Sometimes your inner circle can’t offer you the type of advice, feedback, or empathy that you require. If you feel like you need more help in putting the pieces together of your relationship, you might consider the support of a therapist. A therapist can offer a non-judgmental and empathic space for you to share as well as provide you with tools that can help you learn the necessary lessons from your breakup and assist you with implementing healthy steps in order for you to move forward.

A therapist will also offer professional and objective advice and feedback, a support system totally different from what a friend may give. After all, this is their area of expertise and their life’s work.

Recite positive affirmations

Positive affirmations are powerful cognitive words or phrases that can help alleviate moments of anxiety and stress while also helping us focus on the good things in our lives. Examples of affirmations you might want to recite whenever you find yourself in a head spin, include: “It’s okay for me to feel sad. As I feel feelings of grief, I move toward healing,” “I am seeking out what makes me feel good, not what drains me,” “Their behavior and actions are not a reflection of who I am. Their attitude is a reflection of who they are, not who I am,” “I am moving towards joy and peace everyday.”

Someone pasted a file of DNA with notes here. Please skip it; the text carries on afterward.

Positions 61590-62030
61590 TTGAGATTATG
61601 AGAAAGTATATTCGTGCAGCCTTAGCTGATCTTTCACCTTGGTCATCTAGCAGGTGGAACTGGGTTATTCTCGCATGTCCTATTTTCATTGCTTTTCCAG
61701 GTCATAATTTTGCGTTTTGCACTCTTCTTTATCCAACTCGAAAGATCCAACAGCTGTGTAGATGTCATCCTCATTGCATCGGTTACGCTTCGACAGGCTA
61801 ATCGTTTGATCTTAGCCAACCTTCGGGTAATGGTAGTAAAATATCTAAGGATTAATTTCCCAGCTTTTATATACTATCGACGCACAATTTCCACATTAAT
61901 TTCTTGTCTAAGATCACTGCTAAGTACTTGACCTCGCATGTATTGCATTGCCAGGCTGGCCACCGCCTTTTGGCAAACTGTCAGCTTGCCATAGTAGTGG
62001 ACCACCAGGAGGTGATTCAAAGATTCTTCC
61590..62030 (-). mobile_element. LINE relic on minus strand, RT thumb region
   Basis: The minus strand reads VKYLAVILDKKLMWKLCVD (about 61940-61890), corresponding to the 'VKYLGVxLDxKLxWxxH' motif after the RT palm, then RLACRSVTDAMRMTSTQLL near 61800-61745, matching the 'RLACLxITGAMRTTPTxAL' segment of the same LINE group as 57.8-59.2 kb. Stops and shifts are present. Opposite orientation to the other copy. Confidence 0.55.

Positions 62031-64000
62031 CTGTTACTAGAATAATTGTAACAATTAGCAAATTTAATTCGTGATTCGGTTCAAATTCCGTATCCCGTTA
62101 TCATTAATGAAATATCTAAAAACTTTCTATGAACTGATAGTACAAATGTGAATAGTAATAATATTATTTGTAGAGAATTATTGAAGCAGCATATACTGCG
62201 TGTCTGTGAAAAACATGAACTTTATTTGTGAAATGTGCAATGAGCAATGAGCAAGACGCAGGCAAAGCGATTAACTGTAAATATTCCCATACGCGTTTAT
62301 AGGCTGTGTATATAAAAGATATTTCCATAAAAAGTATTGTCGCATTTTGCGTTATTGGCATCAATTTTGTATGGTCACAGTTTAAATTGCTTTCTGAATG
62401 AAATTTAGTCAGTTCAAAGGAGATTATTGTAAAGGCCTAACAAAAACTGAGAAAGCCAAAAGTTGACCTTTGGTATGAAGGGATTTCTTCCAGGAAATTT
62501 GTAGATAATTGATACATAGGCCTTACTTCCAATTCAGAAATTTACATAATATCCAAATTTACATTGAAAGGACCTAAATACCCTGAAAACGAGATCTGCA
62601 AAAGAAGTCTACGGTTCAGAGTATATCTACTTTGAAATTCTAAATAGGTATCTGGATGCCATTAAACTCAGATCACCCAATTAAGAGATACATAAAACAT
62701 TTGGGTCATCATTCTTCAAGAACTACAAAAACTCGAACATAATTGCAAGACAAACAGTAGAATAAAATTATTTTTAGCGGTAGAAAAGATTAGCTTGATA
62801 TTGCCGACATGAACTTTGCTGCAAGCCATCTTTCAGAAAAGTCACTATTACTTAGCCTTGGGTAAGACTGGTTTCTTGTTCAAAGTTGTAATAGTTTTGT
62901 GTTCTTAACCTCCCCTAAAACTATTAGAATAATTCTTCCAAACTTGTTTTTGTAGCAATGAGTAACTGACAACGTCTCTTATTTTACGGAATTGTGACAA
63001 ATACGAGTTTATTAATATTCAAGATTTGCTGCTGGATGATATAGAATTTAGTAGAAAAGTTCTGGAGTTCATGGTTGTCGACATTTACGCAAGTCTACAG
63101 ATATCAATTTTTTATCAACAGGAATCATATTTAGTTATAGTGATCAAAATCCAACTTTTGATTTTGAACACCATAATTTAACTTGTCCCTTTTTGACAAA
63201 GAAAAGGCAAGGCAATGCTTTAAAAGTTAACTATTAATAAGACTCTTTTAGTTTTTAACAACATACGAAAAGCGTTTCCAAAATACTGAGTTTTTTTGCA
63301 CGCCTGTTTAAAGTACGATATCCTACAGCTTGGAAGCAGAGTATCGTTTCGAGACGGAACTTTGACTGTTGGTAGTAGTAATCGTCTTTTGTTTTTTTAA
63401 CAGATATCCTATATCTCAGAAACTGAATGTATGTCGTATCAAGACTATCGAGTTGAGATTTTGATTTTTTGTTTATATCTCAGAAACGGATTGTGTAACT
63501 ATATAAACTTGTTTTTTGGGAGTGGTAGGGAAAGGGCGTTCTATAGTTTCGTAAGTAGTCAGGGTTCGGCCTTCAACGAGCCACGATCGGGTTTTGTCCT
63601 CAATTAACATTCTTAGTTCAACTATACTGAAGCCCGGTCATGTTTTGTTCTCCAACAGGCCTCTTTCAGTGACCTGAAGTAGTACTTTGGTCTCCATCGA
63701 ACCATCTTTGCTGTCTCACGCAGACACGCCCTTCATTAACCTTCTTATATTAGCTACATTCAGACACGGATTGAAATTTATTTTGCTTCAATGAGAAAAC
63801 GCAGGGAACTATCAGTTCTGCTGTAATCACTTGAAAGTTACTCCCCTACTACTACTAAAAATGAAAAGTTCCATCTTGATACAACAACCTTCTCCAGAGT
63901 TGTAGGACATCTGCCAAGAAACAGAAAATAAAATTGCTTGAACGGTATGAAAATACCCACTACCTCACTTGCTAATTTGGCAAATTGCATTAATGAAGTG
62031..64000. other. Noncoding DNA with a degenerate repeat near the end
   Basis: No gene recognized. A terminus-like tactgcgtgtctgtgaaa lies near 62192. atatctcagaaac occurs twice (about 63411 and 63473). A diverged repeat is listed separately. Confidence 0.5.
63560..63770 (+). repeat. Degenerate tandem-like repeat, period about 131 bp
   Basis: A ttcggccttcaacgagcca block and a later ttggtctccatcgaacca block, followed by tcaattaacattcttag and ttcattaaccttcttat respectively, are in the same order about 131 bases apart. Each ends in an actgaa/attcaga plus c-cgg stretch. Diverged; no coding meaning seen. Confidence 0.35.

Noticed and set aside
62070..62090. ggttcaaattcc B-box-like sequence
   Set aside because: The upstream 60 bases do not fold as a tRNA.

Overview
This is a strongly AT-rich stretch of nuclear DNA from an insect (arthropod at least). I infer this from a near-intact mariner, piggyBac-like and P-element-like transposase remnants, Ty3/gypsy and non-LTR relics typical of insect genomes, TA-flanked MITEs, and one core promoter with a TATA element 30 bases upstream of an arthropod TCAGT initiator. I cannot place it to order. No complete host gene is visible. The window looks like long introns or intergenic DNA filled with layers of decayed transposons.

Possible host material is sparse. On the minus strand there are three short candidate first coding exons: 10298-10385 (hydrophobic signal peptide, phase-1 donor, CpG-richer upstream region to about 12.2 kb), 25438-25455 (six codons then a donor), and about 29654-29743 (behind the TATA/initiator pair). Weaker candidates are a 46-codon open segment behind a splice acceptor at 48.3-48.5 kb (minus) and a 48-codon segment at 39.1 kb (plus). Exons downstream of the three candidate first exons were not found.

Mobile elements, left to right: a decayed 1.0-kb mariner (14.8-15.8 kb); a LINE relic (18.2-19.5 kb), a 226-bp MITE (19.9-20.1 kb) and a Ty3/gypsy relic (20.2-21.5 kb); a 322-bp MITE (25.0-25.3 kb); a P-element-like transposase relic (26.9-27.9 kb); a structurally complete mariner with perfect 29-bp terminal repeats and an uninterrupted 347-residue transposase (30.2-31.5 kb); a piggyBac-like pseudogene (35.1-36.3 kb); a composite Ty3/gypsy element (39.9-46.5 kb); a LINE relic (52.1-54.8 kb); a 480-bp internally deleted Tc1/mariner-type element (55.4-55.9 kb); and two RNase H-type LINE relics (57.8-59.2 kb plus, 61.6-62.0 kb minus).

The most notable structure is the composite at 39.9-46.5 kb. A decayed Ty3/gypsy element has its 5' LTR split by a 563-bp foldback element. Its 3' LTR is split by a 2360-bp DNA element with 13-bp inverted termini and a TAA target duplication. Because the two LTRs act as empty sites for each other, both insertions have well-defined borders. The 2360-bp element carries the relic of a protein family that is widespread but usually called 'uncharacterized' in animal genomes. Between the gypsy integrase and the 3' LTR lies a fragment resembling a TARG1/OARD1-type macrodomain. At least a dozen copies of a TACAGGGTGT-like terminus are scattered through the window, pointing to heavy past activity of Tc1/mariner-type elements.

Exercise

As Elle Woods says, exercise produce endorphins and endorphins make us happy. Even if you don’t consider yourself a gym person, you might want to consider joining a new fitness class or a hiking club. Movement can do wonders for the mind and soul, not to mention it can connect you with like-minded people who can help boost your energy and vibe. You don’t have to hit up your local intense CrossFit location to feel better, engaging in an activity like hiking that takes you outside or connected with nature will serve like chicken soup for the soul.

Speaking with the American Psychological Association, Michael Otto, PhD, talked about the correlation between exercise and our moods. “The link between exercise and mood is pretty strong,” Otto explained, adding, “Usually within five minutes after moderate exercise you get a mood-enhancement effect.”

Delete and block them